Hemlock has both a low moisture and sap content even if freshly cut. As long you allow hemlock to season properly and reach a moisture content level of under 20%, it will produce very little creosote. 

Amount Of Smoke

With little moisture to feed off after seasoning, hemlock produces little smoke.

Though every fireplace should have good ventilation, you would be able to burn hemlock on an open fire. Likewise, you could use hemlock to cook outdoors with and have very few smoking issues.

Does It Produce Coals?

While hemlock is capable of burning for longer than most conifers, it does not produce any coals to keep it burning for an extended time. Instead, it burns up entirely, leaving an obscene amount of ash behind. 

Usually, wood needs to produce coals to keep a fire hot and burning, but hemlock burns slow enough that it does not need coals to maintain a constant heat for a longer time. Much like chestnut firewood

Is It Okay To Burn Hemlock In A Fireplace?

Hemlock can be fairly hazardous firewood to burn in a fireplace due to the number of sparks that it produces. A simple fire screen should solve this problem if you are burning it in an open fireplace, whereas the safest way would be to burn it in a log burner.

It is also a pain to clean out after use due to the amount of ash that it produces, but it does make a good backup option during warmer winter days.

With all that in mind, hemlock is an ambient burn and can have your home feeling warm and cozy in no time. It also makes both good kindling and longer-lasting soft firewood. 

How Long To Season Hemlock Wood?

One of the quickest drying firewood out there, hemlock only takes 7 – 12 months to season depending on when in the time of the year you cut it. 

It only takes 4 – 6 months in ideal conditions to reach an acceptable burning state but to get the highest BTU you can get out of it, make sure to leave hemlock to season for at least 7 months if not longer.

Other softwoods like cedar take almost twice as long as hemlock to season and reaches a lower BTU than mountain hemlock. So, 7 – 12 months isn’t really that long to wait.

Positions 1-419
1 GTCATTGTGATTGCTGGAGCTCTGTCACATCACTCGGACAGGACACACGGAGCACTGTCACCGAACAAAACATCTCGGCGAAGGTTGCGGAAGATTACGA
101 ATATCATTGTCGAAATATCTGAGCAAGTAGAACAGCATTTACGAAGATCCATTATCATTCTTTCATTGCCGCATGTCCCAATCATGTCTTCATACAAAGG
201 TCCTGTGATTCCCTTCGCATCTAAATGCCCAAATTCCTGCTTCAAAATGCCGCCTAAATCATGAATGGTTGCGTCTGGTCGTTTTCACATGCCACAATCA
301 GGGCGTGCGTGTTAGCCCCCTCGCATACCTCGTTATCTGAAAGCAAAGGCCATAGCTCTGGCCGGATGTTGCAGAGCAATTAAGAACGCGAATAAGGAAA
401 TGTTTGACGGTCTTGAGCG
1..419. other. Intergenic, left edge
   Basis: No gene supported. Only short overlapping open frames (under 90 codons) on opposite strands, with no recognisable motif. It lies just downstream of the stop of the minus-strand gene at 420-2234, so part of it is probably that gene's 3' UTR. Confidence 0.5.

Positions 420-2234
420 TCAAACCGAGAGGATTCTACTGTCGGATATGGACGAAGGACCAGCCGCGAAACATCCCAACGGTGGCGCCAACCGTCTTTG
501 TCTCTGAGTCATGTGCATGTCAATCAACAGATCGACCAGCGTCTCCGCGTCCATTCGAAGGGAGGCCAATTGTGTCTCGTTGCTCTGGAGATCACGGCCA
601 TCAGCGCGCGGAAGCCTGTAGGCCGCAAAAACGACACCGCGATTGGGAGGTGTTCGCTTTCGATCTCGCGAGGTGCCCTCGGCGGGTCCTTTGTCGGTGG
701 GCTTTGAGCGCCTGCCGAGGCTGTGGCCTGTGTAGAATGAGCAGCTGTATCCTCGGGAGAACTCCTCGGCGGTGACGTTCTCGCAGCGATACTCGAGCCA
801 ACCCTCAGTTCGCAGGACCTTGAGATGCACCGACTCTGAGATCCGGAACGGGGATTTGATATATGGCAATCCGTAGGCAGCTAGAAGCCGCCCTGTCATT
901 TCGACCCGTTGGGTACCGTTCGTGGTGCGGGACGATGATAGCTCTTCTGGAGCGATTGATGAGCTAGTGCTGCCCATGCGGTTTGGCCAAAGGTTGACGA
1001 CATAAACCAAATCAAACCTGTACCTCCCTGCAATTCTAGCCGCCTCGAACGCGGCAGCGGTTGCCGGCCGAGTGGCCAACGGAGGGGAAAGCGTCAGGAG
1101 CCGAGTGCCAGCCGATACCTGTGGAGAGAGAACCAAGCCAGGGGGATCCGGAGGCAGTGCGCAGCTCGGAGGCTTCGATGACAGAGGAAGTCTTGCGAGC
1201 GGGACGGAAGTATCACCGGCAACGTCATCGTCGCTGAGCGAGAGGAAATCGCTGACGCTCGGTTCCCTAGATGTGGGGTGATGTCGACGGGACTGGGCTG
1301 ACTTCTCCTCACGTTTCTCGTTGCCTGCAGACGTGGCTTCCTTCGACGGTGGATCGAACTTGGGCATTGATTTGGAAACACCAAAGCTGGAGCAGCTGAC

Is Hemlock Firewood Expensive? 

Hemlock is not expensive firewood at all, especially when bough green, or in other words, unseasoned. According to Reedsfirewood, you can expect to pay 220USD for a cord of green hemlock.

Pros And Cons Of Using Hemlock as Firewood

Every firewood has its pros and cons, and so does hemlock.


  • Very fast drying 
  • Minimal smoke 
  • Moderate BTU 
  • Ignites easily 


  • Moderate sparks 
  • Mild smell which you may or may not like

How Does Hemlock Compare To Other Firewood?

Compared to other softwoods, hemlock performs considerably well. Some of its varieties can reach just as high a BTU as some hardwoods. And even though it doesn’t produce as many coals as oak, it can burn through the night. 

Although, sturdy hardwoods such as maple, oak, and beech are always going to provide a hotter flame for a longer amount of time. 

During the cold months of winter, you want to rely on hemlock purely for kindling rather than as a heating source. 

Frequently Asked Questions:

Is Hemlock Toxic To Burn?

Unlike the poisonous plant of the same name, hemlock wood is not toxic.

Can I Burn Unseasoned Firewood?

Simply put, the better your firewood has been seasoned, the better it will burn.

More time for your wood to dry will lower the quantity of smoke created when it is burned, allowing the fire to burn longer.


Hemlock is efficient soft firewood – especially mountain hemlock. You can achieve a moderately heated fire of 20.1 BTUs that will last up to 10 hours. But it does tend to spark, so make sure you have the right safety measure in place.